Wednesday, December 20, 2017

Money Buys Society In The Capitalist World


counterpunch |  The end of Net Neutrality is as odious to us as the British Colonial government’s monopoly on salt was to the Indians. Salt was an essential ingredient for preserving life and health in humid, pre-refrigeration India. Net Neutrality and classifying the Internet as a public utility is essential for fair, affordable, and equal access to the Internet, and thus, the life of US citizens, as well as our innovation, creativity, information, education, research, marketplace, exchange, dialogue, organizing, and so much more.

Telecom giants like Comcast and Verizon have sought the end of Net Neutrality for years. This allows them to create a two-tiered system of Internet access, charging people for “fast lanes” and relegating everything else into “slow lanes”. The chilling effect this will have on our economy, research, movements, and society is incalculable. It is a massive advance for the corporate state’s takeover and privatization of all sectors of our nation. With it, they can control everything we see (or don’t see) through their greed. Money buys society in the capitalist world. For years, the Internet has opened up arenas of public space beyond what money can buy. The sheer volume of non-commercialized creativity and information online is staggering. It matches the incredible resources of the early commons. And, like the commons, the greedy have found a way to enclose them and charge us more and more for access.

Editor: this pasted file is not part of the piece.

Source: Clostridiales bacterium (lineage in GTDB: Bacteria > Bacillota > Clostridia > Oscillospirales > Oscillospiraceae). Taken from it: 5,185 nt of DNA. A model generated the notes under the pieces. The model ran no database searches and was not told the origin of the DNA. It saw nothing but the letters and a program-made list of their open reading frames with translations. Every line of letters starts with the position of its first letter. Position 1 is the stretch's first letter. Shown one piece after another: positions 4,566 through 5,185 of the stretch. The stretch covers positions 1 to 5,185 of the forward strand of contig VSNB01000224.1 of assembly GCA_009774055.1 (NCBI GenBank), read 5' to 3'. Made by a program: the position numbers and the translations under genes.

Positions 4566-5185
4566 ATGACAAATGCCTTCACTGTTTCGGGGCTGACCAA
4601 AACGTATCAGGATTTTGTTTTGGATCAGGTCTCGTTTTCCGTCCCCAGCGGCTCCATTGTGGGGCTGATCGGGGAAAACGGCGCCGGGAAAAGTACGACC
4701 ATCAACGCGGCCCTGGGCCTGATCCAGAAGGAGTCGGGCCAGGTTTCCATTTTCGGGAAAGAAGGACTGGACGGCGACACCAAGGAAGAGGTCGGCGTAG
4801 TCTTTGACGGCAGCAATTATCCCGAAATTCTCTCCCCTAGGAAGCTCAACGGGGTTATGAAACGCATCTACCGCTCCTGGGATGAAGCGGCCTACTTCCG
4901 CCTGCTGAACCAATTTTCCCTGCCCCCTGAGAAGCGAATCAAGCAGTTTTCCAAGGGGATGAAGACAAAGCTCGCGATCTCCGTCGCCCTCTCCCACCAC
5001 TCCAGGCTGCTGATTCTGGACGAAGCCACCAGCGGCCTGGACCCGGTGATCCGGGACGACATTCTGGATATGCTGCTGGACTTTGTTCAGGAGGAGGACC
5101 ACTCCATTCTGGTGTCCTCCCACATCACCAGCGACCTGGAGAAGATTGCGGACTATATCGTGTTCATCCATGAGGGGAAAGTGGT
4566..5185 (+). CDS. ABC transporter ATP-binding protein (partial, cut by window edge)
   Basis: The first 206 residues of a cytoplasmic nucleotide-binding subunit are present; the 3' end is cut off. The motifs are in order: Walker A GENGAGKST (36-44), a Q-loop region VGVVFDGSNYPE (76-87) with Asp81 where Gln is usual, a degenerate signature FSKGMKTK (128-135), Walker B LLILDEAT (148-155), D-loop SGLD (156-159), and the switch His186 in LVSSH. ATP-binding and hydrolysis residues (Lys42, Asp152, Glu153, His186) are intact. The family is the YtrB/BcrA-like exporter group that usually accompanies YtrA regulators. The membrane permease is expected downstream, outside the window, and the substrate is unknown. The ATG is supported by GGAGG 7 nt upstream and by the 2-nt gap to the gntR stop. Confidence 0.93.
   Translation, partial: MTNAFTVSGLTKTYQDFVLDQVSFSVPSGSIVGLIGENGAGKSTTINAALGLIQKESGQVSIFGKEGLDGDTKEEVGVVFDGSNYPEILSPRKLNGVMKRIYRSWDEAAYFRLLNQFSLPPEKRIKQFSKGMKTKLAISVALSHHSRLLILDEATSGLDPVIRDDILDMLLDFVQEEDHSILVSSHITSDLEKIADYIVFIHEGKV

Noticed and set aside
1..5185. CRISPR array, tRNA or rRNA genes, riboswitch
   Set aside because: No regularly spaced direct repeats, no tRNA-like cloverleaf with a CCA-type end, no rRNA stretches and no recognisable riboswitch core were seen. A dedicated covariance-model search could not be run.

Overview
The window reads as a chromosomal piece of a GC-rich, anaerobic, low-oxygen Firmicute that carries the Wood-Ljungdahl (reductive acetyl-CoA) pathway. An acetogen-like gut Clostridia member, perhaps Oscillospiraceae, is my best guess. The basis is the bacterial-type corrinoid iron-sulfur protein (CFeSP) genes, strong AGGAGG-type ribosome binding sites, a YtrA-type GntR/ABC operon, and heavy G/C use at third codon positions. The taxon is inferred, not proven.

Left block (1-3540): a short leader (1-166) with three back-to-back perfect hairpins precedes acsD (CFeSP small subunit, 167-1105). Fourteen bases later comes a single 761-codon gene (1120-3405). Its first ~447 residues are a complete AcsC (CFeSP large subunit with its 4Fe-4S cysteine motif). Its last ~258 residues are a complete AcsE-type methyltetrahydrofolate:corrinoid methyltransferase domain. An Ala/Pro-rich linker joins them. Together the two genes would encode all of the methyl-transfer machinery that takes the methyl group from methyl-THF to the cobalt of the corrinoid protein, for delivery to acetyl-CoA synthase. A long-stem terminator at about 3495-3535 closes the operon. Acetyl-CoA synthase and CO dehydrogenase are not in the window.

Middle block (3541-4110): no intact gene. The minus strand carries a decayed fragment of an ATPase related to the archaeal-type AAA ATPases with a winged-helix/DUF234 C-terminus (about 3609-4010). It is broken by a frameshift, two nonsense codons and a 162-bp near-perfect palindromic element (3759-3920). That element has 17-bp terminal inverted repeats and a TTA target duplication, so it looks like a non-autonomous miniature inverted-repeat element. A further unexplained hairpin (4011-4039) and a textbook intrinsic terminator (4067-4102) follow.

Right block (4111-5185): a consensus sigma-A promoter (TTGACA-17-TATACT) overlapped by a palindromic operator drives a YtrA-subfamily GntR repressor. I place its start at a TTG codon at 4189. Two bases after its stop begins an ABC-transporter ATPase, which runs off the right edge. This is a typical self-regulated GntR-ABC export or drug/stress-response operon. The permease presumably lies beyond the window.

Gandhi’s Salt Campaign offers us a model of how to get out of this mess – not just from the odious injustice of the end of Net Neutrality, but also from the tyranny of corporate rule. In 1930, salt was a keystone, yet stealth issue. When the Indian National Congress tasked Mohandas K. Gandhi with planning a new campaign against the British Empire’s colonial rule, no one expected the Salt Satyagraha would unravel the empire that the sun never set upon. Even Gandhi’s buddies were skeptical about salt. As for Lord Irwin, Viceroy of India, he famously stated that he wouldn’t lose any sleep over salt.

Instead, he lost the country.

Salt was an unexpected issue, but it touched every Indian citizen’s life. And, when Gandhi announced that he was going to use civil disobedience to directly disobey the “odious salt laws” and render them unenforceable through mass noncooperation, millions of ordinary Indians cheered. In defiance of the salt laws, they made, sold, and bought salt. Even more importantly, they openly refused to obey the British Empire and thus ousted the Brits from authority. This showed the Indians what Gandhi had been saying for decades: a paltry hundred thousand British cannot rule over 320 million Indians without the Indians cooperation. Deny your support, and British rule will crumble.

Fast forward to contemporary United States, which also has 320 million people and faces a parallel of colonial rule in the corporate state. In the case of telecom giants like Verizon and Comcast, well, they’re enjoying a monopoly on our modern-day salt of Internet access. With the repeal of Net Neutrality, they’re positioned to do like the British and start charging us for something we need for everyday life and survival.

But we can pull a Gandhi and make salt.